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efforts from both sides to look for some common ground, of which there is plenty. At the rhetorical level, both groups of countries accept this approach as the only way forward;126 but it needs to be supplemented by actions that accommodate each other’s primary concerns. At the risk of oversimplification, these primary concerns may be simply stated as follows: consumers want regular and adequate supplies of oil at reasonable prices, and producers want reassurance of their sovereign right to their natural resources, secure access to export markets, and reasonable returns from those exports to support their overall development. The WTO, if allowed, has the potential to adequately address both groups of concerns in the interest of the common good.

To this end, WTO Members should actively facilitate rather than hinder—the accession of non-WTO OPEC countries. This does not just bring more oil producers into a system of rules, however ineffective; it also allows the acceding countries enormous benefits in terms of attraction of investment; closer integration with the global economic system; better terms of market access for their competitive petrochemical products that will benefit consumers everywhere; gaining much-needed influence in the development of environmental and other rules within the WTO; and use of WTO regulations for domestic regulatory clean-up. At the same time, OPEC countries, without in any way questioning their full sovereignty over their natural resources, might consider relaxing the extent of their intervention in price regulation and even undertake minimum supply commitments at pre-negotiated price levels. This approach goes in line with the objectives of both institutions. By undertaking minimum supply commitments, OPEC furthers one of its principal aims—that of “ensuring the stabilization of prices in international oil markets with a view to eliminating harmful and unnecessary fluctuations”.127 Moreover, by undertaking minimum supply commitments or providing other acceptable assurances to consumer countries, OPEC countries will help stabilize the world, of which they are also a direct, though not sole, beneficiary. At the same time, a credible undertaking on the part of suppliers provides much-needed confidence and predictability to the market, and a favourable international political environment for the smooth operation of business—two of the most fundamental objectives of the WTO. The WTO on its part might consider taking several measures to assuage OPEC countries’ not unfounded fears. First, the WTO could introduce an explicit understanding providing immunity to OPEC’s price/supply management practices whose WTO-legality could not be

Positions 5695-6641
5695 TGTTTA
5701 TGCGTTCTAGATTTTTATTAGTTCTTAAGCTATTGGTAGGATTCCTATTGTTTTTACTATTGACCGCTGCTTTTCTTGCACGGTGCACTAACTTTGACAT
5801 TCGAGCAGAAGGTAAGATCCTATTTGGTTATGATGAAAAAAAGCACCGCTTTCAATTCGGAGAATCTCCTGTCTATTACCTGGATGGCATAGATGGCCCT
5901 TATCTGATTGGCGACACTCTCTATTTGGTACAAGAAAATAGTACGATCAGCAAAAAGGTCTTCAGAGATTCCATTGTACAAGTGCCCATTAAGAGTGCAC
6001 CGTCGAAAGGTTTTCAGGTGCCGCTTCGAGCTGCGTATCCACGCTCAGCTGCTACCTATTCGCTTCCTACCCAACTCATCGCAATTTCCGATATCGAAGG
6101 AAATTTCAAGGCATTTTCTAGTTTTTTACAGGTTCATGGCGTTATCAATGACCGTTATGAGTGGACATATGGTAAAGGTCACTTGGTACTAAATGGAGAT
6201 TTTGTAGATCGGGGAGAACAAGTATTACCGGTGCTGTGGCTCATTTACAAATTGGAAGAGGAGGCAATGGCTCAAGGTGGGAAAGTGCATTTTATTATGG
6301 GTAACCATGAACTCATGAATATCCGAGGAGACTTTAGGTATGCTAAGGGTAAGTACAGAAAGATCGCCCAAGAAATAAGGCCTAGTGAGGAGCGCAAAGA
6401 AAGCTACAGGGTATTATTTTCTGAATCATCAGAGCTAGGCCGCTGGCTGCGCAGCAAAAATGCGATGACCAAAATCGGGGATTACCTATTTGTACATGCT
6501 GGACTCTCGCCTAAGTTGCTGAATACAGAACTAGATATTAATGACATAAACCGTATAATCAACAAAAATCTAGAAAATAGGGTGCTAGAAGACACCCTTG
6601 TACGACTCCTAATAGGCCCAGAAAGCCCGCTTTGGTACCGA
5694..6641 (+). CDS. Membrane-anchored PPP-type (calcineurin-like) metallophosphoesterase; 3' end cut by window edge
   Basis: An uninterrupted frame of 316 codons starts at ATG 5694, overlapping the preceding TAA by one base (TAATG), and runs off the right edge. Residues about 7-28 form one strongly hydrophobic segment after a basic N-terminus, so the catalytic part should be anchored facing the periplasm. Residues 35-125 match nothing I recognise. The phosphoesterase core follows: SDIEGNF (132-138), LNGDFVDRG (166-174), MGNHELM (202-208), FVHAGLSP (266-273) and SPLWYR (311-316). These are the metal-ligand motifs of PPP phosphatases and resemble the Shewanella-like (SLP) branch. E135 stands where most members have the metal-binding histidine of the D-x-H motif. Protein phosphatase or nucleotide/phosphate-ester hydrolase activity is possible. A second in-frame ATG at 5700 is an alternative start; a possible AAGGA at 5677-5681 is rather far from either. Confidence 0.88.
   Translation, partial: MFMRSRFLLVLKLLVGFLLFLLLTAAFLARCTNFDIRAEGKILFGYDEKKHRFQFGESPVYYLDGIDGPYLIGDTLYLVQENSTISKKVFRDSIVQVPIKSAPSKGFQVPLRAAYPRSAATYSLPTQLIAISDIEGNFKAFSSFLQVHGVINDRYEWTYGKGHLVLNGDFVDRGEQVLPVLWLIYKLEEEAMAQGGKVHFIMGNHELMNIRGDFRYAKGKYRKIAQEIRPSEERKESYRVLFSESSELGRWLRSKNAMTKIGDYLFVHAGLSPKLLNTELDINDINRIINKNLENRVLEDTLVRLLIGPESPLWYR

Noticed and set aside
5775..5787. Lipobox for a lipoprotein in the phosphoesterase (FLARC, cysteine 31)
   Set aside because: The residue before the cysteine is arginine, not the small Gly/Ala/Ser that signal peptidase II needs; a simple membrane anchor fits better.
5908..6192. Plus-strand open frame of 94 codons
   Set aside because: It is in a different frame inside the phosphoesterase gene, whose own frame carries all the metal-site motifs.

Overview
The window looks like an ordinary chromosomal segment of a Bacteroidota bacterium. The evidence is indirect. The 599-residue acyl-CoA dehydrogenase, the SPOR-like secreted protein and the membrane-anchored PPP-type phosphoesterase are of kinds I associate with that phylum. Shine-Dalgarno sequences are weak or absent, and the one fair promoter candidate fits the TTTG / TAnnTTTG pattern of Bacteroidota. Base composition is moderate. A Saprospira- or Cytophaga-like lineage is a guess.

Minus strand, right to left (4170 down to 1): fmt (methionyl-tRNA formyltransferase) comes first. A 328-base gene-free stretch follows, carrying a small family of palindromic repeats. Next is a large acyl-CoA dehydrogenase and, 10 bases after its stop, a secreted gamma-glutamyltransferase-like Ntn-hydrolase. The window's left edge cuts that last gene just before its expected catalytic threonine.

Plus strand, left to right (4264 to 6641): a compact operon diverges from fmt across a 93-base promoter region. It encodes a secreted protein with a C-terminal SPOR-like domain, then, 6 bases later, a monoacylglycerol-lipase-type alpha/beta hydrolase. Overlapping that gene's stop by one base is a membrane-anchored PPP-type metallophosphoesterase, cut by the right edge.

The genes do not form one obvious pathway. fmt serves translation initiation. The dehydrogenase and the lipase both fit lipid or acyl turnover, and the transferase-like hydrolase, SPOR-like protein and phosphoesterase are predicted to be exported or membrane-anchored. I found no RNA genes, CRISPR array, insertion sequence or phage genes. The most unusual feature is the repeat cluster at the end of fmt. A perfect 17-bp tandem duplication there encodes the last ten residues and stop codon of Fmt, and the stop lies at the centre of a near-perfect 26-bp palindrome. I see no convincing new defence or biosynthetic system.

126 OPEC has repeatedly expressed its willingness to enter into what it calls “a fair agreement” that recognizes, on the one hand, owners’ rights to a just price for their exhaustible and non-renewable resources, and, on the other, consumers’ rights to a guaranteed oil supply at reasonable prices. See OPEC, Forum, XXXIII OPEC Bulletin 2 (February 2002), 6. See also the two “Solemn Declarations” of OPEC Countries’ Heads of States and Governments, made on 4–6 March 1975 in Algiers, and on 27–28 September 2000 in Caracas, Venezuela. Likewise, leading powers on the consumer end, including the United States and the European Union, often talk in identical terminology about their determination to strengthen trade alliances and establish dialogue with oil producers. The US government talks in terms of the “need to strengthen our trade alliances, [and] to deepen our dialogue with major oil producers”. See US National Energy Policy 2001, as note 69 above, pp. 8-4. The EC Commission Green Paper also declared that the European Union must “establish an ongoing dialogue with producer countries”. See EC Green Paper (2001), as note 68 above, p.73.

127 Article 2.B of the OPEC Statute.

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taken for granted. Second, a restatement of the already established international law principle of national sovereignty over natural resources might help in confidencebuilding with no cost to anyone. Needless to say, this is only a preliminary proposal, and a more meaningful approach has yet to be devised. But one thing is clear in all this: any approach in this direction has the potential to transform the role of petroleum in international relations from fuelling conflict to oiling co-operation. And, as the saying goes, if there is the will, there is always the way.